The English county of Suffolk is installing a multidata sensor system for public lighting along busy roads. This connects motion and temperature sensors directly to a data lighting hub of the street lighting. The aim is to reduce the costs of public lighting, traffic control and road maintenance, while at the same time reducing CO₂ and other harmful emissions.
Suffolk County is installing a multi-data sensor system for public lighting. This connects motion and temperature sensors directly to a data lighting hub of the street lighting. The aim is to reduce the costs of public lighting, traffic control and road maintenance, while at the same time reducing carbon and other harmful emissions.
With the big data of traffic volumes collected by Suffolk through the SLIC pilot, public lighting, traffic checks and road maintenance can be planned more efficiently. This should allow for a reduction in costs and a reduction in the emission of CO₂ and other harmful substances. Suffolk has the ambition to be carbon neutral by 2030, including all buildings, schools and services.
Suffolk will install a total of 25 radar traffic detection units in the Ipswich and Stowmarket areas, which will control 500 street lamps. Data streams from different sensors are combined; traffic and pedestrian data via radar and the road surface via temperature sensors.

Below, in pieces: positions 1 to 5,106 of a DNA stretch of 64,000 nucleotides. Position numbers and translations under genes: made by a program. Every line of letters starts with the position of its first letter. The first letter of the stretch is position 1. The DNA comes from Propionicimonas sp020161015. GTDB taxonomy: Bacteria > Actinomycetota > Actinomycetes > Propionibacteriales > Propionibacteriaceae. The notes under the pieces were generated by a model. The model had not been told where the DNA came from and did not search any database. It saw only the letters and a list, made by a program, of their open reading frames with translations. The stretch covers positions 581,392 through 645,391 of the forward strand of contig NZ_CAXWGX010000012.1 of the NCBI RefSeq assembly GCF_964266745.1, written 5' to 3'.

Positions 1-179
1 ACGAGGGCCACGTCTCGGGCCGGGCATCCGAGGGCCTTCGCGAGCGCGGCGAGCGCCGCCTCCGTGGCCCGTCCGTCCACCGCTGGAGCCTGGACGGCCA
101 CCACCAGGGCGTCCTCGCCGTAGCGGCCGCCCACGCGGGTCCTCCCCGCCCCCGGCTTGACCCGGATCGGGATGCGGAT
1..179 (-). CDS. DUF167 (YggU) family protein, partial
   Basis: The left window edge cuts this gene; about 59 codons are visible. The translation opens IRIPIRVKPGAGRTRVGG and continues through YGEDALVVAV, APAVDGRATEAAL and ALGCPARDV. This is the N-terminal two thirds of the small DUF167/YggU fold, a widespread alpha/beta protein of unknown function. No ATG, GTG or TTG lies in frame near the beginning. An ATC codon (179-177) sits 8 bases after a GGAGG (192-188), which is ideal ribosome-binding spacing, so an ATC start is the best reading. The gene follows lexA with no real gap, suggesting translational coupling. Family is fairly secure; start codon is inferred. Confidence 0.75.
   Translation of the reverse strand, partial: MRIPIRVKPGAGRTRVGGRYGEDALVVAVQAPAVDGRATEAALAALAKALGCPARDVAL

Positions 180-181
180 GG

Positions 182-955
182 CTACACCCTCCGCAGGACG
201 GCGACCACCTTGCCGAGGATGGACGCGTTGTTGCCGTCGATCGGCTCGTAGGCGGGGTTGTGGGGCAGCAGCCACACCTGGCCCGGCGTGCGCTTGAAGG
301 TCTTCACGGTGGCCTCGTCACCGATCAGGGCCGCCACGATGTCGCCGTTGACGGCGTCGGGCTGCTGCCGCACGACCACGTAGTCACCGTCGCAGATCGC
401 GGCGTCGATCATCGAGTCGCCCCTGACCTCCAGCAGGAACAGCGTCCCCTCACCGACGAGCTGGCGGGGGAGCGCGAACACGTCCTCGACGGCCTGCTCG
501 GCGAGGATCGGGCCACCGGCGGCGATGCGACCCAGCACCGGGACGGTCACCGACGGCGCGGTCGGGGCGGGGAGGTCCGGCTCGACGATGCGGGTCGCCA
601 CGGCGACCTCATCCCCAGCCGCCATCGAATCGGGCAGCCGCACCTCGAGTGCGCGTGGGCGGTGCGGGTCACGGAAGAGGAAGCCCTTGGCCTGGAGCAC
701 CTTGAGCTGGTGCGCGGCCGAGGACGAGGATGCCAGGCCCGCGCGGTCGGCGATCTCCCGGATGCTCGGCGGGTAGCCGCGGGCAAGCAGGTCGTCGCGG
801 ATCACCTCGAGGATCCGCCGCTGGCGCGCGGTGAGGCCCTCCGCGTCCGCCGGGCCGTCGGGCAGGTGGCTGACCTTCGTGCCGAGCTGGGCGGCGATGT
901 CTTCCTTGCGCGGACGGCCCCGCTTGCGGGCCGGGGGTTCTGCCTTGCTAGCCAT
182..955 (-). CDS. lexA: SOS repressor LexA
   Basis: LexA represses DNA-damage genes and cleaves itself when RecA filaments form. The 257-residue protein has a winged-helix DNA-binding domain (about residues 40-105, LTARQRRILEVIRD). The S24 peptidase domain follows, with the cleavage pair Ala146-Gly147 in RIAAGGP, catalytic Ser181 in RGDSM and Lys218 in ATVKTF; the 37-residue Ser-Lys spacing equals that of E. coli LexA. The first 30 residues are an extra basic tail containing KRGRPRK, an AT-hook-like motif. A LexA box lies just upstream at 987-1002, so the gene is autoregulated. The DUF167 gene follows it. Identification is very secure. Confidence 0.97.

The dimming schedules can be automatically adjusted based on the traffic flows. In addition, it is investigated whether energy can be saved by correlating traffic data on main roads and smaller roads. If possible, the sensors can be partially omitted, while the benefits of a dynamic dimming schedule on side roads are still retained. The road surface temperature sensor can be used to make ice control more efficient.
Suffolk County Council chooses not to inform the public in advance of the public lighting experiments. In order to check whether the changes made are noticed, the county council prefers to record spontaneous reactions from road users and residents who receive it.
Public lighting and traffic control are managed by Suffolk Highways, a specialist county service responsible for the maintenance and safety of local roads.